Opening night of The Drowned is 19 January, 6 – 9pm, the exhibition continues 20 January – 18 February 2018, Open Wednesday to Sunday, 12 – 6pm – Matt’s Gallery
5: BORDERLINES at James Freeman Gallery – (opening night 11th January) – “To welcome in 2018, we are pleased to present ‘Borderlines’, an exhibition about how we identify with a sense of place. The exhibition brings together three contemporary artists: Koh Sang Woo, Olivia Kemp, and Stephen Walter.
Koh Sang Woo is a Korean artist who uses his models as a canvas. He paints allusions to their dreams or desires onto their skin, then photographs them and inverts the colours to suggest how our inner worlds can conflict with society. In ‘Borderlines’, Koh presents a new pair of self-portraits that explore the relationship of the self with the structures of nationhood. In one he is painted with the American flag with one of the stars as a tear (Koh has been a Korean based in the US for over twenty years); in the other, a grid of basic freedoms of expression (love / hate, speak / hear, wish / believe) are written in mandarin Chinese. These works look at how the individual comes into contact with a nation’s systems of order, and how a sense of identity can also become a net of limitation. Koh Sang Woo recently had a retrospective exhibition at Asian Art Works, 798 in Beijing. His work is held in the Korean National Museum of Contemporary Art and the Savina Museum of Contemporary Art in Seoul.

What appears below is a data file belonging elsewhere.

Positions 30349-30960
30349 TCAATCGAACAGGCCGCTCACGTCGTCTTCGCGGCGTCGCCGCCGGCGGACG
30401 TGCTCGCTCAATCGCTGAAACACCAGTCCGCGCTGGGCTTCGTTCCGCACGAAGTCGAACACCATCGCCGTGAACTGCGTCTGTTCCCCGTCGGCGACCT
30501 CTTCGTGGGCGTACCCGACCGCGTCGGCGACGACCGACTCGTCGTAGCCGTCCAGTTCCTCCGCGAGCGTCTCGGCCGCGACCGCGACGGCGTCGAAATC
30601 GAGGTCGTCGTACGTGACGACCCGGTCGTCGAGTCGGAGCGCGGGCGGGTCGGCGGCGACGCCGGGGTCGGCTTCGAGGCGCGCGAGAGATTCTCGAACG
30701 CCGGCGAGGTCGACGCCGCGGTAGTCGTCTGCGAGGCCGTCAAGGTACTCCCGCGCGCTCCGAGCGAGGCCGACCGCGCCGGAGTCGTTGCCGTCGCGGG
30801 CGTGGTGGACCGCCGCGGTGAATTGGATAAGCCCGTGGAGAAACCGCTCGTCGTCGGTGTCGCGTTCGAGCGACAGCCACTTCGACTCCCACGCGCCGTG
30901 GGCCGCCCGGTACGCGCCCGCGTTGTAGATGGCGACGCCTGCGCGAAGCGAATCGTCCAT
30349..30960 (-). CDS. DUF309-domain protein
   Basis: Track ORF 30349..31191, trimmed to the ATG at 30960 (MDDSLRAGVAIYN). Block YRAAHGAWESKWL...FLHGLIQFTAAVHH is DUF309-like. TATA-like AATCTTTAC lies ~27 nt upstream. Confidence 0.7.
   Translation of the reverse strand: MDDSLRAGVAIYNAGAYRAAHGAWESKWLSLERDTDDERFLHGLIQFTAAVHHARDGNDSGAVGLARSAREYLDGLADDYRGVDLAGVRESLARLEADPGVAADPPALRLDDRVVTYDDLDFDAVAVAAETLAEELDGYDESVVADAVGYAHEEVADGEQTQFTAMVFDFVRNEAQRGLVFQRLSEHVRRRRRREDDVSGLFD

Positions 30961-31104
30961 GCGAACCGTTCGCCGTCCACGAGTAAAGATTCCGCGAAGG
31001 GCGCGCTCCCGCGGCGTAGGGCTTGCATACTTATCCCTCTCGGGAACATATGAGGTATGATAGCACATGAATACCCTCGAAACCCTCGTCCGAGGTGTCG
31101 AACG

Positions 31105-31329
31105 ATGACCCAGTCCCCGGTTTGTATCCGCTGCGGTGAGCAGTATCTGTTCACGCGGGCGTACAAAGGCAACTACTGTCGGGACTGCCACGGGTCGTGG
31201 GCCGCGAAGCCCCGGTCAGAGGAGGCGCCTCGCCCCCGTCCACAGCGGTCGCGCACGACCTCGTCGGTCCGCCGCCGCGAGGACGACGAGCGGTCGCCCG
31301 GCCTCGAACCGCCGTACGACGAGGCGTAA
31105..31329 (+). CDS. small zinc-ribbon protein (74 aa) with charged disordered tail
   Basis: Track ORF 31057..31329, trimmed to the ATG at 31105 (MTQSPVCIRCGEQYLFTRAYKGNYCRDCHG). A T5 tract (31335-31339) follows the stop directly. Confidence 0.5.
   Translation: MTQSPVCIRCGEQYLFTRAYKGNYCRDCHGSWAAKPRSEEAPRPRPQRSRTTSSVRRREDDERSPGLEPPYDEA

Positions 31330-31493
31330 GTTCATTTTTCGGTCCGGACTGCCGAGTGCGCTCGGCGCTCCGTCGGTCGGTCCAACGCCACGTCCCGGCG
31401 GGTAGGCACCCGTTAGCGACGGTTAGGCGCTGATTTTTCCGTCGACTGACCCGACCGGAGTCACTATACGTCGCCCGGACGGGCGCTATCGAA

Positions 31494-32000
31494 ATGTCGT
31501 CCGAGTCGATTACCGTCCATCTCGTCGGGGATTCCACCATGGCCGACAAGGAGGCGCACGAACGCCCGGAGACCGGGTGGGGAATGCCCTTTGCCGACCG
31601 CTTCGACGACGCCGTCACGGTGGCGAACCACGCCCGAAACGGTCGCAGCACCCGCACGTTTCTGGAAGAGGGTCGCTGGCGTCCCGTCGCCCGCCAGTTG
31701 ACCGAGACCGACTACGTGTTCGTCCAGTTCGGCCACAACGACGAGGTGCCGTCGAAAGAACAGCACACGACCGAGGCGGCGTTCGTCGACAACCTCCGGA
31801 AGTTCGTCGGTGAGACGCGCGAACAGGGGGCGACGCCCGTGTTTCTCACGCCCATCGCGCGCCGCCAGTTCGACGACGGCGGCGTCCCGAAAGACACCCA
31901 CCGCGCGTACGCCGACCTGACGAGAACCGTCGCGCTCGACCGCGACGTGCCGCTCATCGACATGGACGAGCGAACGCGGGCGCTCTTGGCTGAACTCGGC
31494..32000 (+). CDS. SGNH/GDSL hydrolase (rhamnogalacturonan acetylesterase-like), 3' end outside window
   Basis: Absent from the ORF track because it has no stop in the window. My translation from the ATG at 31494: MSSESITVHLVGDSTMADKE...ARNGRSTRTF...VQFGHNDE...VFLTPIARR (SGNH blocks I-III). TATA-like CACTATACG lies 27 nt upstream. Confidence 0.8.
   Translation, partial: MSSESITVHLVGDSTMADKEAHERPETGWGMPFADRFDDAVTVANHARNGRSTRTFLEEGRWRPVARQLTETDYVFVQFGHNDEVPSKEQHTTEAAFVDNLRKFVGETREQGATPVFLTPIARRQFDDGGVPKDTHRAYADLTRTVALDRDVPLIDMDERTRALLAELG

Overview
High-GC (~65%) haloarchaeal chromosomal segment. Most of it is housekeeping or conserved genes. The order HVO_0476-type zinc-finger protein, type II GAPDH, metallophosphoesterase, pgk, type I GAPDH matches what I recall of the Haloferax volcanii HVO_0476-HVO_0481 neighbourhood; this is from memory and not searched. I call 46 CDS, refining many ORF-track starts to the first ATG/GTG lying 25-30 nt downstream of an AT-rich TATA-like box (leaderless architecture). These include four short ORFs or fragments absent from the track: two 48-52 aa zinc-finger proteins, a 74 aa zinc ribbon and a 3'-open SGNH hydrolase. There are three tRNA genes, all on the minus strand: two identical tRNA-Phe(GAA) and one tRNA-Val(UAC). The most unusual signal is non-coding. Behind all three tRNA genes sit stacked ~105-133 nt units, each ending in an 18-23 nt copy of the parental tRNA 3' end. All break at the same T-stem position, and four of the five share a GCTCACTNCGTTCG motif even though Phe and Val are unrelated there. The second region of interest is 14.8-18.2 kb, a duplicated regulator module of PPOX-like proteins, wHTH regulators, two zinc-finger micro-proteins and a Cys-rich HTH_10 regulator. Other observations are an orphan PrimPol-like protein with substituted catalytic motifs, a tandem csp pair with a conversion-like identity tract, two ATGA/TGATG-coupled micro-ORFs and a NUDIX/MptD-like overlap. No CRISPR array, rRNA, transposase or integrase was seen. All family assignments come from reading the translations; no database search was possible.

Olivia Kemp’s drawings are expansive and relentless, fruit of an enthusiasm that borders on obsession. They take the idea of a romanticised or idealised place and run with it beyond any natural geography or sense of proportion. While her smaller drawings are intimate and precise, her large works seem endless and complex in the extreme, packed with a plethora of tiny details which are each given minute focus but built up into scenes without any focal point or respite. Most are of places Olivia has known but which she then turns into something ‘other’ through the processes of remembering and drawing. It is memory in action, an attachment to a physical place that is fired by imagination: specific and particular, whilst at the same time sprawling and continuous. Olivia Kemp’s work is held in The Royal Collection (including the personal collection of Prince Charles), the Victoria & Albert Museum, and The Rothschild Collection, for whom she was commisioned to create a piece based on the RIBA award-winning Flint House (2015).